type of cancer
Incidence and mortality rates
In white, black, ApI, and Hispanic men, the incidence of bladder cancer decreased.
The incidence increased among AI/AN males.
Incidence rates were stable in white women but increased in all other racial/ethnic groups.
Lung, breast and colon cancer
Incidence rates decreased for women in all racial/ethnic groups.
For AI/AN women, mortality rates for breast cancer increased but remained stable for colon cancer.
Breast cancer mortality rates remained stable among API women.
Mortality rates decreased for API, AI/AN, and Hispanic men.
The rates were stable for black and white men.
Dr. Lisa C. Richardsondirector of the CDC’s Division of Cancer Prevention and Control, elaborated on these findings in a Press release: “Factors such as race, ethnicity, and socioeconomic status should not play a role in people’s ability to stay healthy or determine how long they will live. [The] CDC works with its public health partners, inside and outside of government, to address these disparities and promote health equity through a variety of key initiatives, including programs, research, and policy initiatives. We know we can meet this challenge together and create an America where people are cancer free.”
A special focus on pancreatic cancer
The pancreas is an organ located behind the stomach that produces enzymes that help digest food, as well as hormones like insulin and glucagon that regulate blood sugar levels.
Pancreatic cancer is commonly diagnosed once it is already in its advanced stages – early pancreatic cancers often have vague symptoms or even no symptoms at all. For these reasons, the combined 5-year survival rate for pancreatic cancer is only 5-10%.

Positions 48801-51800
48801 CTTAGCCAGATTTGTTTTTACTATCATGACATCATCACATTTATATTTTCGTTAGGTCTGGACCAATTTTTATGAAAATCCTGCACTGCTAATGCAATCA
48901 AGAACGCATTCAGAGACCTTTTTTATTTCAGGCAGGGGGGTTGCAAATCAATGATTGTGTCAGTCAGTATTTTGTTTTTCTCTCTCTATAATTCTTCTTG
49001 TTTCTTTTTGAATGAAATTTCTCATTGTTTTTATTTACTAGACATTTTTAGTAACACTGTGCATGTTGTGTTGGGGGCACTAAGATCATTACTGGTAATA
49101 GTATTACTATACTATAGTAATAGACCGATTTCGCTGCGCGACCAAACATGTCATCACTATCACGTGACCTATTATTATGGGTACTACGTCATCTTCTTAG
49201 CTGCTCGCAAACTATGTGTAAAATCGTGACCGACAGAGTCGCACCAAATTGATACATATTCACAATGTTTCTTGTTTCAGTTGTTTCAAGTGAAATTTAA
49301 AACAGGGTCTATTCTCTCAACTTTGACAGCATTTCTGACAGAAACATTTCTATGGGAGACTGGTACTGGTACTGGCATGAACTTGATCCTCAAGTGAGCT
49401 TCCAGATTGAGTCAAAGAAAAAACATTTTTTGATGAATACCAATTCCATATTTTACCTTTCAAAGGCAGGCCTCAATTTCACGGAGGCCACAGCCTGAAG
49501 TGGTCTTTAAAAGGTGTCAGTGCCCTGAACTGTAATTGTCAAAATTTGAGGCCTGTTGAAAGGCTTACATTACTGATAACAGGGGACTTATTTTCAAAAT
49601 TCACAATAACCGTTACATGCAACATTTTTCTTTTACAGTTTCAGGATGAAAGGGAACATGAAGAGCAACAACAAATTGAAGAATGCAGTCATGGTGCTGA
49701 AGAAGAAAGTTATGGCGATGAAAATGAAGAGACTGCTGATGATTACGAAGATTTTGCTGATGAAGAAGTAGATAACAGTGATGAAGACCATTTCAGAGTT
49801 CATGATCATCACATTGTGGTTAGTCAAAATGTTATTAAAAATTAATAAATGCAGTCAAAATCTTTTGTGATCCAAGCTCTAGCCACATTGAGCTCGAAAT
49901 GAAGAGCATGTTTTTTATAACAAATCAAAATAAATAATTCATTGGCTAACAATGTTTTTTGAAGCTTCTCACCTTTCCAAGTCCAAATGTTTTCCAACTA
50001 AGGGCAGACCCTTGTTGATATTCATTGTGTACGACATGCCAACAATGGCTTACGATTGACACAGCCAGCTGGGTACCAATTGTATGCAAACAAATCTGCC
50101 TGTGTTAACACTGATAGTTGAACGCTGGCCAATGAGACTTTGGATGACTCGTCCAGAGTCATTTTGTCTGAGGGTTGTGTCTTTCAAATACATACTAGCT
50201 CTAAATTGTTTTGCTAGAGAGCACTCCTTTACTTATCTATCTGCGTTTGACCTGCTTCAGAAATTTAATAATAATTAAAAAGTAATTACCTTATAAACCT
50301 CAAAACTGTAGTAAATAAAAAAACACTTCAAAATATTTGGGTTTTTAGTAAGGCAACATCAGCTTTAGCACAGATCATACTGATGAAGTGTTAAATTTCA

In the current report, researchers explain that pancreatic cancer diagnoses account for about 3% of new cancer cases; however, they also account for 8% of cancer deaths.
However, the report also highlights important advances in survival rates for certain types of pancreatic cancer. Between 2001 and 2017, the one-year relative survival of patients with neuroendocrine tumors increased from 65.9% to 84.2%, and there was also an increase from 24% to 36.7% for patients with adenocarcinomas.
“Pancreatic cancer incidence and survival reflect both the underlying risk of the disease and the difficulty of diagnosing pancreatic cancer at a treatable stage,” he said. Betsy A Kohler, MPH, executive director of the NAACCR. “As advances in screening technology and effective treatments for early-stage disease become available, we expect further improvements in survival for pancreatic cancer, which has historically been a particularly deadly type of cancer.”
- Overall cancer death rates in the US decreased for men, women, and children in all major racial/ethnic groups between 2015 and 2019
- New cancer cases remained stable for men and children, but increased for women between 2014 and 2018
- The steepest declines in death rate were for lung cancer and melanoma.
- Racial and ethnic disparities persist in both cancer incidence and mortality